ANOVA analyses will be used to compare original and abandoned plot areas on tree & shrubs, terrestrial arthropods and soil mites abundance and species density. The influence of other factors (temperature, rainfall, soil moisture, proximity to human disturbance…) on plant and animal abundance and species density will be assessed using linear models (using R, v2.8.1). In addition, we will compare estimated species richness of fauna using individual-based rarefaction and sample-based rarefaction and extrapolation using EstimateS (Version 9).

Restoration techniques to be developed are the following:

Research physical interventions to aggregate ‘run-off’ material within erosional fissures.

Research contour strip cropping as recourse to minimise soil erosion and preserve the productive capacity of soil.

Research contour strip insectaries as plant resources to encourage predator insects at the expense of pests.

Research agro-ecosystems in relation to climate change by creating a high natural value farm, resistant to drought years via diverse income streams, protected land resources, cultural and sustainable tourism and the development of microclimates created by research into water strategies. The farm will be established as a long-term study site of global change resilience and follow-up of restoration techniques by seasonal measurements of selected plant and animal groups richness.

In order to re-enforce community identity and bring contemporary thought to the rural situation:

Experimenting with diverse and new agricultures and creating links to new markets and new distributers.

Make available a generous bursary to invite artist from an international community to take up a residency and create a body of work in relation to the research data collected within the project. Develop strategies for the reinterpretation, diffusion and valorisation of contemporary cultural practice in the rural environment. Artists with research focused, ecological and activist based practices will be attracted to working in such a multi disciplinary pedagogical environment. The role of such cultural practitioners can be one of mediation, reimagining ways of looking at and interpreting the past to revision the future.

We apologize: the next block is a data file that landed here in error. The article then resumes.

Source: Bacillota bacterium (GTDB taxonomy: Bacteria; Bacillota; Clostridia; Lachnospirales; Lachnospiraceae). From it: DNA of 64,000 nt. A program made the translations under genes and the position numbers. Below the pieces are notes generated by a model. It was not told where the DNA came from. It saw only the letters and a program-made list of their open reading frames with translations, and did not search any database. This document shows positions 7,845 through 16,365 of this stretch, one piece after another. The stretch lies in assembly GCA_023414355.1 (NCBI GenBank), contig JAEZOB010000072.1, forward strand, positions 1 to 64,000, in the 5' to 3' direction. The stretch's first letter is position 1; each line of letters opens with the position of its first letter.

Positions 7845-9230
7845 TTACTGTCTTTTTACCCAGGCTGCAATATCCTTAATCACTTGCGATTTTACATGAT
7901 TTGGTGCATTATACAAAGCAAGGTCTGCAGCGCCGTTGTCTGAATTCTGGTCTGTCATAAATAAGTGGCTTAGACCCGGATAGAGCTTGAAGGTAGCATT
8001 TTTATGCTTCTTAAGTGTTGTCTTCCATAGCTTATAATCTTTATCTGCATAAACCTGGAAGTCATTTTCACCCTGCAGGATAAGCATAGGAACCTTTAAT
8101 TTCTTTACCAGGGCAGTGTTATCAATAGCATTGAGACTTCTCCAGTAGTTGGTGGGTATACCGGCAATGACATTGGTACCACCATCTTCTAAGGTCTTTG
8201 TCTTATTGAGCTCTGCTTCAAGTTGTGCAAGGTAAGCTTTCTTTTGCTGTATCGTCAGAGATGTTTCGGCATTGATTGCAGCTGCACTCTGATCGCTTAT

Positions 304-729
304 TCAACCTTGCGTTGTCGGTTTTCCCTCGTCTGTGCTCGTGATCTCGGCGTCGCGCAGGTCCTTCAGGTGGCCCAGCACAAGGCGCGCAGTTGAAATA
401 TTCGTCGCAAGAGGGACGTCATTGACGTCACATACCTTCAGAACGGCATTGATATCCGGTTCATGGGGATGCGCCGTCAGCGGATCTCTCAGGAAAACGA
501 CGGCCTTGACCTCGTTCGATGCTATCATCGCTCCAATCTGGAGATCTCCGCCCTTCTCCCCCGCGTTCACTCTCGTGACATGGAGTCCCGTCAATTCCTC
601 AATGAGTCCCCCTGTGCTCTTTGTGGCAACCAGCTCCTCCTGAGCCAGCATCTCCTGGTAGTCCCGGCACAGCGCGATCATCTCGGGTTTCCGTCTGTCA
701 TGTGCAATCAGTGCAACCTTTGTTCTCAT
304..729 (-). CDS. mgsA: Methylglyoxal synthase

Stimulate sustainable development in rural areas by analyse, within a group of local and regional policy experts and policy makers, the efficiency of these systems and the current problems of survival in arid zones within the context of global change.

The use of a transdiciplinary specialisms through a coordinated committee of consultants from multiple fields will be consulted in order to share the different working techniques and specific methodologies of the specific areas included in the study. This format will contribute to the training of the research staff/citizen scientist of each of the participating partners.

 

Project Outputs:

 

 1. increased scientific knowledge

2. developing environmental leaders

3. enabling organisations and business to become more sustainable

4. informing environmental policies, agenda, and management plans

5. enhancing natural and socio-cultural capital